phone -follow-up-rachel-french-business coachMy parents instilled in me at a very young age that “no means no” and “because I said so” was all the justification they needed to deny me my childish wishes. If I wanted a cookie, or to go out and play, or stay up late watching a scary movie, I asked ONCE. Maybe twice on a foolishly courageous day. But I knew that when my parents said “no,” they meant it. And I knew that asking again was at least nagging and at most grounds for being sent to my room.

You may have been raised by parents of a similar generation and mindset. I would say these parents did an excellent job teaching us to respect authority, follow rules, and listen to our elders.

But they totally messed up our attitude when it comes to selling our products and services.

Various studies done over the past decade or so continue to confirm the frightening statistics that explain why you’re having such a hard time getting new customers. The fact is, most of us ask for the business just ONCE, and when we are told “no,” we move on…often apologetically.

About half of us accept that first “no” or “not now” as the final answer.

A handful of us stick it out for a follow-up or two, and only brave few ask for the business again after that. But a huge majority of sales deals are completed AFTER 5 TOUCHES.

That means the brave and persistent minority of folks are scooping up MOST of the business out there!

Why isn’t it you?

Because you’re afraid you’re nagging. And it’s time to get over it.

You’re not asking your parents for a second helping of dessert, after all. You’re asking a prospective customer if he or she is willing to invest in a solution to their problem. You’re asking if you can be allowed to give them what they need.

When greeted by a “no” or “not yet” or “not right now,” tell the person you would love to follow up with them in a certain number of days, weeks, or months, and ask permission to do so. You’ll probably find that people say “yes” to that far more often than they say “no.” Then make sure you DO follow up. And ask for the business again. Don’t give up until they’ve turned you down at least 5 times. Sales is a numbers game, so play the numbers!


If we’re honest, a lot of us miss out on the opportunity to follow-up with prospects because we don’t have a good system to keep track of who we’ve talked to and when we should contact them again.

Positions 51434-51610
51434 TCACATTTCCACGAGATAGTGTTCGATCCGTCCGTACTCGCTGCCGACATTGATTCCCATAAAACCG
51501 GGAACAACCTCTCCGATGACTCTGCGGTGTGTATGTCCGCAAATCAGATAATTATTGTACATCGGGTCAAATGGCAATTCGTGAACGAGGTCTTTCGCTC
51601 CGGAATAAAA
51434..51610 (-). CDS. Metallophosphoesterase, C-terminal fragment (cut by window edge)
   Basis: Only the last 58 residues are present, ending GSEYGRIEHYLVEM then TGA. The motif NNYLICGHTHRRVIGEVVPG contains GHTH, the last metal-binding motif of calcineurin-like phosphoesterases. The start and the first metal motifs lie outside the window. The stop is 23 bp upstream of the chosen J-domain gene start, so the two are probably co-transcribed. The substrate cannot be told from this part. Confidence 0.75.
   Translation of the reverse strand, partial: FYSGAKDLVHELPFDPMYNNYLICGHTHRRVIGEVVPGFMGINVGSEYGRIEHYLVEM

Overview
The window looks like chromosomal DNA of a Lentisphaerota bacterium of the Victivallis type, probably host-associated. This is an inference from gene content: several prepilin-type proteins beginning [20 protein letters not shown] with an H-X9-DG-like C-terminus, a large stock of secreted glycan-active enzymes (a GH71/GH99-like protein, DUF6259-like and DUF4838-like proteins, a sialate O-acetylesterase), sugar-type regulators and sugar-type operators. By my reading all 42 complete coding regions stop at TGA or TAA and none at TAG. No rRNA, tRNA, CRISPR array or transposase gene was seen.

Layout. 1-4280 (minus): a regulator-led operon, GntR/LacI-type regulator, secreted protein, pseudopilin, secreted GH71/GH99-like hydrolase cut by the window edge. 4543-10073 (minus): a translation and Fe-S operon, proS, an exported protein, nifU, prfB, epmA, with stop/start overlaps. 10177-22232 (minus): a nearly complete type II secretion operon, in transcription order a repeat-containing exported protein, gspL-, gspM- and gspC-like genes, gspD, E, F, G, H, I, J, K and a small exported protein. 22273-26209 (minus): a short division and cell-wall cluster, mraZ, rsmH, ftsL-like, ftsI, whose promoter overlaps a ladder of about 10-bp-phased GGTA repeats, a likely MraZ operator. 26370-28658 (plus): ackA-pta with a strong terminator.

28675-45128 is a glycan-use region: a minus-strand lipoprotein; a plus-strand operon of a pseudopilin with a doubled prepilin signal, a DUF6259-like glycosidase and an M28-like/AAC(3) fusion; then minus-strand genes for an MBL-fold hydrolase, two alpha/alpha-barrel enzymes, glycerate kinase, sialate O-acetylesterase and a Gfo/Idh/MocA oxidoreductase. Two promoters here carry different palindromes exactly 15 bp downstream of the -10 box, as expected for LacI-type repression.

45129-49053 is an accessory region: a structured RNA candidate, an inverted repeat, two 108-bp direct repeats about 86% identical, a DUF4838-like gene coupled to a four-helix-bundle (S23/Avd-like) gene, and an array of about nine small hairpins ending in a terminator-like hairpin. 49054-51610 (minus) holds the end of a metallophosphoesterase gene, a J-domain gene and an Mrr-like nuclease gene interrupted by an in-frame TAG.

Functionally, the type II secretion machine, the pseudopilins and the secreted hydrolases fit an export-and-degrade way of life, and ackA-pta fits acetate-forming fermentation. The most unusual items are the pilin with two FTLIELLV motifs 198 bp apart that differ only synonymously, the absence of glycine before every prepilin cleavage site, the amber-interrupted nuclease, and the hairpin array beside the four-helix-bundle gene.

Are you having a hard time keeping track of all your prospects? You NEED a proper CRM-Customer Relationship Management system. 

There are countless options to choose from for a fee, but if you’re just getting your feet wet, I would recommend you try Insightly. It’s free, it’s very user-friendly and intuitive, and it keeps prospect and client information–including your follow up tasks–neat and tidy. Insightly is my CRM of choice, but I’ve heard good things about Zoho and Agile, two other CRMs that offer 2 or 3 users for free, and Nimble which is only $15 a month. Unless you’re a multi-user operation, SalesForce is going to be more than you need, but you’re certainly welcome to check it out as well. And systems like InfusionSoft are really robust and integrated, and when you can budget $250+/month, definitely look into them.

You know what’s NOT an acceptable CRM? Using just your database of contacts inside your email delivery system (my choice is Constant Contact). Or your SendOut Cards account (you SHOULD totally have this…great for sending follow-up touches through snail mail, but NOT a CRM). Or keeping everyone on a spreadsheet. Or written in your calendar. Or on sticky notes. Or in your head. Get the message?

(Note: I do NOT get paid if you click on any of those links and buy. They’re just there to make your research a little easier.)

SO…get your contact info in order, or hire an assistant to get it in order for you, start using a CRM, and then start methodically following up with your prospects–AND with your customers. Repeat business from previous happy customers feels just as good as new business, and often requires fewer touches!

Remember: it’s not nagging! If you’re confident in your product or service, and you know you’re worth what you charge, then you can ask for the business multiple times and know that when they finally say “yes,” it will be good for you AND for them.

photo credit: via photopin (license)

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